I seem to have won the war on comment spam. Huge thanks to everyone who offered suggestions! I went ahead and upgraded my Wordpress, and then installed the Askinet plugin which has managed to catch about 99% of the spam. I do still have the screening feature in place that will only let previously approved commenters to comment, but if your comment doesn’t show up in a couple of days–at most–it might have been caught by the filter, so drop me a line and tell me to look for it.


I’ve been reading various agent’s blogs, and I am absolutely blown away that each and every one of them has stories of receiving angry and nasty responses to rejections. Okay, I know that there is a ridiculously large segment of the population that is frickin’ moronic, but one would hope that anyone capable of writing a novel (even a bad one) would realize that yelling at someone is not a way to get them to want you as a client. All I can figure is that these idjits are trying to make themselves feel better.

But it makes me wonder what they would do to customers in the stores who decided to not purchase their book. Would they hunt them down and yell at them?


If either of my two loyal readers are interested and/or involved in writing and publishing, be sure to check out the website for J.A. Konrath, author of the Lt. Jacqueline “Jack” Daniels mysteries. He has dozens of articles and blog posts about the business and craft of writing, but more importantly, IMO, are his articles about self-promotion. The harsh truth is that in this day and age of publishing, it is absolutely necessary for authors to do the majority of their own promotional work for their books. Not everyone might have the time and means to do the level of self-promotion that Konrath did for his books, however, he has a lot of really terrific ideas and advice about just how to promote your work. Also, if you like mysteries/thrillers, his books are fun, gripping reads and worth picking up.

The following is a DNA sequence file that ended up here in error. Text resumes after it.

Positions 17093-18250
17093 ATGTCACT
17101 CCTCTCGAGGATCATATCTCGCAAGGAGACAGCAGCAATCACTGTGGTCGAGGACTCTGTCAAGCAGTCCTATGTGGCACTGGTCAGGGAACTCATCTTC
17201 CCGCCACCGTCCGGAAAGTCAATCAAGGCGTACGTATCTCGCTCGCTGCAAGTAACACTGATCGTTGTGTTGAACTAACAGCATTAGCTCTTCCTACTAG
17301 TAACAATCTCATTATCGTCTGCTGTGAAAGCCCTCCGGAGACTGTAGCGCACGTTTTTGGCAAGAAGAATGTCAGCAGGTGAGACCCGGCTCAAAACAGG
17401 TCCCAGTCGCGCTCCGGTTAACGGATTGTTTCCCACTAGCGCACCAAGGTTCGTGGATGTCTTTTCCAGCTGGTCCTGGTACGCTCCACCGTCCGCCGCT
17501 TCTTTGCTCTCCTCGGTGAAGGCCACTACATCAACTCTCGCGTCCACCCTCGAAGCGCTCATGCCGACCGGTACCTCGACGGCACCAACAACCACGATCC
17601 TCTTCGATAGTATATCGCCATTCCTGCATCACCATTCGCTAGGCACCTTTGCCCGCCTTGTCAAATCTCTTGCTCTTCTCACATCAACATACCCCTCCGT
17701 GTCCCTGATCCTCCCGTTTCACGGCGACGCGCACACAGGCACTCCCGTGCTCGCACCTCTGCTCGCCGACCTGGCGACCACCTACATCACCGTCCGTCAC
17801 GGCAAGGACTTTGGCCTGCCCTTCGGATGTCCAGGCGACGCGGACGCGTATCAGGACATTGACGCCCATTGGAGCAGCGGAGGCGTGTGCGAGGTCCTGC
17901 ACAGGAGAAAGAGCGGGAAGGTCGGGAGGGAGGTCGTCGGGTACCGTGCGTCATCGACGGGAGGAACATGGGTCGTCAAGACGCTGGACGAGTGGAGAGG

There’s only one thing that I really disagree with him on. When speaking of agent queries, Konrath states that one should NOT include a SASE, because, he says, Why make it easier for the agent to reject you? (i.e. he concludes that if an agent is on the fence, then the existence of a SASE could possibly tip the decision over to rejection since the means to send a reject is right there.)

Okay, yeah, I’m not a published novelist yet. But this seems like a really poor argument. Yes, it’s true that in today’s world there are few if any agents who will use that SASE to ask for more materials or to ask to represent you. However, through my research into the submission requirements of various agents, I have seen, many times, agents who state that if there is no SASE included in the submission that said submission is discarded unread. So, basically, you’re weighing the “chance” that an uncertain agent would use the mere existence of a SASE as reason enough to mail a rejection against the much more real chance that an agent would not even bother to read your submission because the SASE wasn’t there. Just seems to me that the latter scenario is the more likely one, and one that I would not want to risk.